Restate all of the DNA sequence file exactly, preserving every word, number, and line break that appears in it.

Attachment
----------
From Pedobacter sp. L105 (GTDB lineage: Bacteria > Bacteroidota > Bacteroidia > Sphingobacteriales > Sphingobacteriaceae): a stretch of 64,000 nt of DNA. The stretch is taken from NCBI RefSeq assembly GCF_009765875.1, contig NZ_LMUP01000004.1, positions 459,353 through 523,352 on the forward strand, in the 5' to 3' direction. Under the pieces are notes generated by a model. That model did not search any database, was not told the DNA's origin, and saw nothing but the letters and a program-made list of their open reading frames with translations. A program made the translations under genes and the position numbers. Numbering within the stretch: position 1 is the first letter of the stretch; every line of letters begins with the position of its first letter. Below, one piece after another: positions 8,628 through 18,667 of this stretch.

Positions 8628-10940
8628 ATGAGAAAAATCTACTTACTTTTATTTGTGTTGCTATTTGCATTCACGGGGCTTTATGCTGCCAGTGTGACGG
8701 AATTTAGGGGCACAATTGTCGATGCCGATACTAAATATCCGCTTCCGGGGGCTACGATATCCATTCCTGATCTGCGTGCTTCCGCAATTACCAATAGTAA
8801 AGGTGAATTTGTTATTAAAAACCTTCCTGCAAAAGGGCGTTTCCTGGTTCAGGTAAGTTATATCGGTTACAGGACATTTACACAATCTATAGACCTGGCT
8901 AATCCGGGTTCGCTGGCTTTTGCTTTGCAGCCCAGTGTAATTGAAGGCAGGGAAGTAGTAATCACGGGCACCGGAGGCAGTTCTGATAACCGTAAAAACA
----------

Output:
From Pedobacter sp. L105 (GTDB lineage: Bacteria > Bacteroidota > Bacteroidia > Sphingobacteriales > Sphingobacteriaceae): a stretch of 64,000 nt of DNA. The stretch is taken from NCBI RefSeq assembly GCF_009765875.1, contig NZ_LMUP01000004.1, positions 459,353 through 523,352 on the forward strand, in the 5' to 3' direction. Under the pieces are notes generated by a model. That model did not search any database, was not told the DNA's origin, and saw nothing but the letters and a program-made list of their open reading frames with translations. A program made the translations under genes and the position numbers. Numbering within the stretch: position 1 is the first letter of the stretch; every line of letters begins with the position of its first letter. Below, one piece after another: positions 8,628 through 18,667 of this stretch.

Positions 8628-10940
8628 ATGAGAAAAATCTACTTACTTTTATTTGTGTTGCTATTTGCATTCACGGGGCTTTATGCTGCCAGTGTGACGG
8701 AATTTAGGGGCACAATTGTCGATGCCGATACTAAATATCCGCTTCCGGGGGCTACGATATCCATTCCTGATCTGCGTGCTTCCGCAATTACCAATAGTAA
8801 AGGTGAATTTGTTATTAAAAACCTTCCTGCAAAAGGGCGTTTCCTGGTTCAGGTAAGTTATATCGGTTACAGGACATTTACACAATCTATAGACCTGGCT
8901 AATCCGGGTTCGCTGGCTTTTGCTTTGCAGCCCAGTGTAATTGAAGGCAGGGAAGTAGTAATCACGGGCACCGGAGGCAGTTCTGATAACCGTAAAAACA